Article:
Debunking the Myths About Reds Game Attendance

Dude, Where's My Fanbase? - Testimony from a 'baseball town'

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Most locals consider Cincinnati to be a “baseball town.” Everyone hears family members and coworkers go on about just how great the Big Red Machine was or how exciting 1990 was when the Reds went wire-to-wire in first place and swept the Oakland A’s to win the World Series.

Though it’s still relatively early, this year’s Reds are an exciting team that shows signs of being able to contend for a playoff spot, at least late into the regular season. But a glance at the sections of empty seats at many home games would suggest otherwise.

It’s hard to pinpoint exactly why the Reds aren’t drawing more fans. It seems that when divisional rivals Chicago and St. Louis come to town Great American Ball Park is almost a home away from home for them and their fans. For some reason (perhaps the long string of seasons without a playoff berth), Cincinnati’s image as a baseball town has receded into the past, becoming a vague, distant memory.

When thinking about passionate Reds fans and routinely packed games one must think all the way back to the days of Riverfront Stadium and its color-coded-seat glory.

It’s hard to imagine a team that was founded four years after the end of the Civil War could have fair-weather fans, but Cincinnati has that — or something quite similar to it. Baseball is as integral an aspect of summertime as cold lemonade, apple pie and all the other American stuff over which old people fondly reminisce. But somehow many locals have developed a convoluted grasp of what being a fan is.

It is not calling off work to drink 11 beers at Opening Day, then not come back to the park again all season unless someone has free tickets. The Opening Day Parade and game have turned into a horse racing-like spectacle.

Aaron Harang. Jay Bruce. Joey Votto. Brandon Phillips. Edinson Volquez. Johnny Cueto. This year’s Reds team isn’t centered around aging malcontents or projected All Stars from Triple-A who can’t stay in the majors for five years. These guys are legitimate talents, and they might be able to make the playoffs.

It seems that there are three primary complaints voiced by those who watch Reds games somewhat often, yet never go to them: parking, ticket prices and scary people downtown. With a few minutes of planning and consideration, one would realize that the first two problems are myths and that the third is really a personal fear that should be overcome.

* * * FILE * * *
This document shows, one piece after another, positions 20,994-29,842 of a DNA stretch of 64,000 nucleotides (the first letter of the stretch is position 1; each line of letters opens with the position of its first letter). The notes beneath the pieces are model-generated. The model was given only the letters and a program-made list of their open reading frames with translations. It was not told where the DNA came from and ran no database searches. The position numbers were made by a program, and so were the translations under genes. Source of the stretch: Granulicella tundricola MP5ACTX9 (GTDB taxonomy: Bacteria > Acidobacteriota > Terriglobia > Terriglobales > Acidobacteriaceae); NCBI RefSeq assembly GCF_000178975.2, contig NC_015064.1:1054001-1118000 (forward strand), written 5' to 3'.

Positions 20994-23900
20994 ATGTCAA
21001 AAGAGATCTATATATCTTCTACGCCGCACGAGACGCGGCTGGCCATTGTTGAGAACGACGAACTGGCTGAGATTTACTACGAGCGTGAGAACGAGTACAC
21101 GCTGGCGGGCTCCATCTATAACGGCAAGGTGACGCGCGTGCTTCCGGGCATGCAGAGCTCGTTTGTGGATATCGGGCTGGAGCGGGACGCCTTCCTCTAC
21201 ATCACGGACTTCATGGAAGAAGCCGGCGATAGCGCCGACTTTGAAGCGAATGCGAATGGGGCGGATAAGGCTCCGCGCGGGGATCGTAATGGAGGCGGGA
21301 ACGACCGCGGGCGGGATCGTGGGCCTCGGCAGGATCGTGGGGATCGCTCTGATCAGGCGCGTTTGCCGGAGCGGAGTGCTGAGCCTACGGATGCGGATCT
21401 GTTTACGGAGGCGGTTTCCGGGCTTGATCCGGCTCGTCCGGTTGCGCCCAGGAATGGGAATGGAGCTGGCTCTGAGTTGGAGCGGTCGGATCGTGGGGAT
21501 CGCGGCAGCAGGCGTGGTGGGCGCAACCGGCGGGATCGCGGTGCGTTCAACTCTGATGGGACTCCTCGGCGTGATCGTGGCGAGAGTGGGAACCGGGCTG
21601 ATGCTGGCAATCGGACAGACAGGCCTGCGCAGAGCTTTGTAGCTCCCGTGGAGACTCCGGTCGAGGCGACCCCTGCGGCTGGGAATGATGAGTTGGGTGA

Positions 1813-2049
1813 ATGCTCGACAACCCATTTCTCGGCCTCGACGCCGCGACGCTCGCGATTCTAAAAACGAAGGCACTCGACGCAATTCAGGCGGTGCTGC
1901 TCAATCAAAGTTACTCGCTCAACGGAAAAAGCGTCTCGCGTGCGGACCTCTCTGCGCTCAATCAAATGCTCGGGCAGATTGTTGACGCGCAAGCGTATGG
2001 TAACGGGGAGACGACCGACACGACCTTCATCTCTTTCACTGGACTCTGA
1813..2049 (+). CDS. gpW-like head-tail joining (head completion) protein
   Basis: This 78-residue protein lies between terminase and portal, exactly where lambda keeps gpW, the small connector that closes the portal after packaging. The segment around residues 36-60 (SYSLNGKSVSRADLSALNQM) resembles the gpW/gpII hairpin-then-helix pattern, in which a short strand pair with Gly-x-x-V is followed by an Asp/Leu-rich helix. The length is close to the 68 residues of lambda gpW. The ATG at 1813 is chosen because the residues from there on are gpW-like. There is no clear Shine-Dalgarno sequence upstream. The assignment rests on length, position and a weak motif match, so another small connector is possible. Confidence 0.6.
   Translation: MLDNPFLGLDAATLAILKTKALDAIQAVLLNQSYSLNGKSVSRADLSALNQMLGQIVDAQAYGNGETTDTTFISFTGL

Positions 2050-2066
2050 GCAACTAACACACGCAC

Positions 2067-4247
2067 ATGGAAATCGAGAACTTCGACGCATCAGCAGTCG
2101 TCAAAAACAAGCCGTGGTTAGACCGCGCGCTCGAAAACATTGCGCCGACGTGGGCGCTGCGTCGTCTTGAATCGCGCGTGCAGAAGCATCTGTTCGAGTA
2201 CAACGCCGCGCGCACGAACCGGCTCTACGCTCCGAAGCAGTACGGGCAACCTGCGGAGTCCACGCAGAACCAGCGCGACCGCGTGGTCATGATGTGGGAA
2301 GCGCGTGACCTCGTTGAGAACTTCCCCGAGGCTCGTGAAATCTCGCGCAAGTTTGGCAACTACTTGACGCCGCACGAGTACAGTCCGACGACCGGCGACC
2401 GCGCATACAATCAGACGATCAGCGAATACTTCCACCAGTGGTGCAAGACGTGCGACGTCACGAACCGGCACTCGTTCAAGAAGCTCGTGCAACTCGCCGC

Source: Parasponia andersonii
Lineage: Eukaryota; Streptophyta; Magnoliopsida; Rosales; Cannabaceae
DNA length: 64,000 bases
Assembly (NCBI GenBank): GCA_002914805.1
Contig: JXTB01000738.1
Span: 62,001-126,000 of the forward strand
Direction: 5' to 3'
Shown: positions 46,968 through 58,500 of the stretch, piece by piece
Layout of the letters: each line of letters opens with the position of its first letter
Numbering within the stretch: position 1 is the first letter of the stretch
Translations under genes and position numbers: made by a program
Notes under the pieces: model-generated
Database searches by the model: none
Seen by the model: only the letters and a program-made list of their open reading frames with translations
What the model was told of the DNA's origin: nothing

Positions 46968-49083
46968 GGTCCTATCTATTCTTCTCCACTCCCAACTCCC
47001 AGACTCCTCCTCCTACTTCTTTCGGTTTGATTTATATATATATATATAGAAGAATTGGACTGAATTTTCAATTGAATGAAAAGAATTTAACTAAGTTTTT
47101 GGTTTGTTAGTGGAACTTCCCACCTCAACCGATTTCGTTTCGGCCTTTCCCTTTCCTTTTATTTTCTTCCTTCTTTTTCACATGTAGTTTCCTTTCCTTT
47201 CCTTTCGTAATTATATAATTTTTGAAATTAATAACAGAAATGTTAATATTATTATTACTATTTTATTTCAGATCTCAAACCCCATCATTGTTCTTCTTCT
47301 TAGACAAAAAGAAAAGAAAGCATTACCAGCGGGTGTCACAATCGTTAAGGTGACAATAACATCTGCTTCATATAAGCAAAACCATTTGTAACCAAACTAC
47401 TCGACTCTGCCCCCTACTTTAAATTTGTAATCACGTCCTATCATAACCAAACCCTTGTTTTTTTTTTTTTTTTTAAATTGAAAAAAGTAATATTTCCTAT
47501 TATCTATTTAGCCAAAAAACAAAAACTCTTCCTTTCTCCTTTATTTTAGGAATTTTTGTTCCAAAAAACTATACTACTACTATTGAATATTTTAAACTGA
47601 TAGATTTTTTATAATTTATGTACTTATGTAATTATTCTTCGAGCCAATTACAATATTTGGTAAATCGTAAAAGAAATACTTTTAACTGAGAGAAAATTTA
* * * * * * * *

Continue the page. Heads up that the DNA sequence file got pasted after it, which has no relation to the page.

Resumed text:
Since the dawn of professional baseball, part of the allure of going to a game has been the experience — being thrust into an environment different from that of the individual’s living room. In any city there will be homeless people, and Cincinnati is no exception.

For whatever reason, people here seem way more threatened by the presence of street musicians, the homeless and people not wearing North Face pullovers. It is the same sense of uneasiness around others that keeps many suburban Reds fans from taking the Metro to and from the game. Riding the bus eliminates the cost of parking and is a great option when traveling with a large number of people.

If the Metro is for one reason or another not an option, making a list of cheap parking options will help tremendously. The Westin Hotel’s lot is ridiculously cheap if there are spots available in it. Fountain Square ($4-$7) is a decent option as well. If those two don’t work, there are still many other garages to use that are relatively close to the stadium without costing more than a beer does inside.

It seems every time one strolls toward GABP he can count on seeing some rube attempting to buy tickets from a scalper. Scalpers earned that title by ripping off customers. If you buy anything other than $5 or $14 tickets for below face value from them, you are most certainly getting ripped off. There are ticket kiosks located in Fountain Square and other convenient locations downtown. This can save people from waiting in really long lines when the demand for walk-up tickets at the park is high.

More often than not, those of us resourceful and adventurous enough to go downtown for a Reds game pay less than $20 for a ticket and parking combined. And regardless of whether your party includes minors or adults there are also plentiful dining options for pre- and post-game enjoyment. Getting $4 margaritas and buy-one-get-one pizzas at Palomino during Happy Hour before games is a good idea for eating like a king on a wage slave’s budget.

The upcoming home games versus the Cubs will prove little regarding Reds fans’ attendance. But later this month when the Braves and White Sox come to town we’ll have a more reliable bellwether for how much local support is being garnered — and scanned at the gate.

Whether it be a Friday Fireworks night or a Thursday afternoon Businessman’s Special, going to a game should be a time-honored part of being a Cincinnatian. One can idly bark about how steroids and the strike ruined the game, but if you get down to the park you will see it is alive and well, as it has been here for nearly 150 years.

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